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Beyond the Plate: Nourishment vs. Nutrition

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For many of us, nutrition can be a confusing matter. It has become a topic of bewilderment, inciting dizzying searches for the ideal way to eat. Even if you've never wrestled with these concerns, you have to concur that Western society is bombarded with "expert" advice urging us to eat this and forego that for well being and longevity.

What's missing from this well-meant advice is the distinction between nourishment and nutrition, for nourishment is more than the sum of nutritional grams. According to Joshua Rosenthal, founder and director of the Institute for Integrative Nutrition and author of Integrative Nutrition, "Eating well helps, but don't expect it to work miracles. It can fill you, but it cannot fulfill you."

When it comes to sustained health and aging well, sound nutrition is important, but it isn't everything. "The problem with nutrient-by-nutrient nutrition science," states Marion Nestle, professor of nutrition and food studies at NYU and author of What to Eat, "is that it takes the nutrient out of the context of food, the food out of the context of diet and the diet out of the context of lifestyle."

Mr. Rosenthal continues:

"If we are not physically starving, other dimensions of the human experience are much more important than what we put in our mouths. The foods you eat are secondary to all the other things that feed you -- your relationships, career, spirituality and exercise routine. All that we consider today as nutrition is really just a secondary source of energy."

The Ideology of Nutrition-ism

There exists an unexamined assumption that food, with its nutrients, phytochemicals and minerals, is merely a means to an end, a way of achieving and maintaining physical well-being and that its cultural and social implications are, in comparison, superficial.

According to Michael Pollan, professor of journalism at the University of California and author of Food Rules:

"Hippocrates' famous injunction to 'let food be thy medicine' is ritually invoked to support this notion ... it is not shared by all cultures and the experience of other cultures suggests that, paradoxically, viewing food as being about things other than bodily health -- like pleasure, say, or socializing -- makes people no less healthy; indeed, there's reason to believe that it may make them more healthy."

The X Factors

Chronic, overwhelming stress, including historic stress, is thought to be the most significant plague of modern life. Dr. Mark Hyman, chairman of the Institute for Functional Medicine and author of The Blood Sugar Solution, states that 95 percent of all illness is caused or worsened by stress. Prolonged activation of the stress response and the subsequent overexposure to stress hormones can disrupt almost all your body's processes, making none of our organs immune to its effects. Heart disease, diabetes, obesity, cancer, hypertension, depression, ulcers, headaches and chronic anxiety are all scientifically linked to chronic stress.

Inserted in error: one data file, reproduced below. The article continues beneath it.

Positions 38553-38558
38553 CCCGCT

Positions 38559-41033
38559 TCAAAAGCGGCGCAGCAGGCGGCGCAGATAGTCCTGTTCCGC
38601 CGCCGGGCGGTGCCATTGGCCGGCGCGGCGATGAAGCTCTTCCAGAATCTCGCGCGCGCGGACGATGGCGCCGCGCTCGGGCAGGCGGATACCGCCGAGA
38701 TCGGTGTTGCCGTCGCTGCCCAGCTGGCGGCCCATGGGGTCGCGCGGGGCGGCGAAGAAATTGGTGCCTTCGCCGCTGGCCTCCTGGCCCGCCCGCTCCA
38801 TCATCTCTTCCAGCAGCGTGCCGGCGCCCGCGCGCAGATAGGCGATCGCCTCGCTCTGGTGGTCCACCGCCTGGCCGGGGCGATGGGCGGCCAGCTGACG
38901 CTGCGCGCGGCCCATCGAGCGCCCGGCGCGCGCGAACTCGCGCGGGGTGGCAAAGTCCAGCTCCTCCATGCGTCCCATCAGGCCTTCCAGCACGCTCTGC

"So, if you don't think the mind has the power to influence your body, think again," states Dr. Hyman. "The good news is that you can change your beliefs and attitudes and their effects on your mind and body. You may need to learn a few new skills, like stress reduction techniques, but it can be done."

He continues, "... the health of your mind and spirit and your sense of connection to your community has an immense impact on the health of your body. In fact... the biggest predictor of longevity is psychological resiliency -- being able to roll with the punches that life throws at us." How does he suggest building this resiliency? Through our attitude, social networks, community and spiritual beliefs.

"We've known about this in medicine for a long time," he says. "There is a dramatic and powerful connection between your mind and body, and between your body and your mind. In fact, it really should not be called a connection because it is just one bidirectional system. Unfortunately, few doctors accept or understand this fundamental reality about biology."

Undoubtedly, eating a whole foods, nutrient-dense diet is essential for good health, but our attitude towards food and life and how we manage stress are equally if not more important, for nourishment is not limited to food alone. It includes all of the ways we feed the many needs we have as humans.

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